- Replace two spaces with one between all end-of-sentence punctuation. Don't use double spaces between sentences, it's a practice that is leftover from typewriters. All word processing and page layout software adds an appropriate amount of space after a period; adding two spaces just messes things up.
- Run your spell-check program one more time, and double-check each questionable word with a widely accepted dictionary. This is especially important for documents using medical terms.
- Check commonly mishyphenated prefixes and suffixes, such as pro, pre, post, anti, and non. Use The Chicago Manual of Style as your guide. Some healthcare publications may ask you to use the APA Style Guide.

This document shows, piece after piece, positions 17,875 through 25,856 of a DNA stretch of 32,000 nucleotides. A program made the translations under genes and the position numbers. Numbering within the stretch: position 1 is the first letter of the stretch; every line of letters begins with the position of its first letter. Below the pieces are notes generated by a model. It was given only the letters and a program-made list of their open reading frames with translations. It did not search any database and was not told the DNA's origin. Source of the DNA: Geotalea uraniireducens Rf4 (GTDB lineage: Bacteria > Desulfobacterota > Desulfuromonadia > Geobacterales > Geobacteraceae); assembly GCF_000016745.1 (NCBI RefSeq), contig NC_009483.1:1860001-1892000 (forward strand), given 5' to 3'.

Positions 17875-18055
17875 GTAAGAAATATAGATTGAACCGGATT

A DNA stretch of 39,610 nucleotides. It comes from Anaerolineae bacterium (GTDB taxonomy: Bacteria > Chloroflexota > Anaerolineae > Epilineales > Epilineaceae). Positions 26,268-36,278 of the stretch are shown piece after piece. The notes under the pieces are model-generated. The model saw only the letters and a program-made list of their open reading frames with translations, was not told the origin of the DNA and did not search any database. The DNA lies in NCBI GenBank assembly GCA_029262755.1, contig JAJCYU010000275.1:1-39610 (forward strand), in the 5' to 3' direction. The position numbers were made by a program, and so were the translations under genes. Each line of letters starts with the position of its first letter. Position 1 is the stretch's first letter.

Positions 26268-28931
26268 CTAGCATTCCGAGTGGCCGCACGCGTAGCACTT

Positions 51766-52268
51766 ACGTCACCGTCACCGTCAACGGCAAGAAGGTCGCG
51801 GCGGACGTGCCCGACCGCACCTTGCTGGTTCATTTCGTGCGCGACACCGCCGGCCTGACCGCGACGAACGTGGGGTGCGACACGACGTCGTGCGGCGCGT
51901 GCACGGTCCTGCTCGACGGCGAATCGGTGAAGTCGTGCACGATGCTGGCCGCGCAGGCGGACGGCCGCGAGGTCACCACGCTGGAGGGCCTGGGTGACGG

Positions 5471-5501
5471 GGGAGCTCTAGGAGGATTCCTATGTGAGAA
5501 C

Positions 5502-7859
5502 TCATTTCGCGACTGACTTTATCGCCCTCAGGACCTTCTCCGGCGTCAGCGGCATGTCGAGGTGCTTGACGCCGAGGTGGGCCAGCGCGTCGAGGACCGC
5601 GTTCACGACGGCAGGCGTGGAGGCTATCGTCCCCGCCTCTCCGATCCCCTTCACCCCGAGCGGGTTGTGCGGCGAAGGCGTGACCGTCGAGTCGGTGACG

- Check that all numbers dates, times, and numbers have been handled according to The Chicago Manual of Style or similar guide.
- Make sure you've noted sources for all clearly identifiable facts.
- Check the spelling of names and proper nouns with a widely accepted resource. Encyclopedia.com provides content from more than 100 encyclopedias and dictionaries, including the Columbia Encyclopedia.
Tuesday, May 25, 2010
Before you send off that article, manuscript, or other chunk of your writing to someone else to read, do yourself a favor and run down this checklist.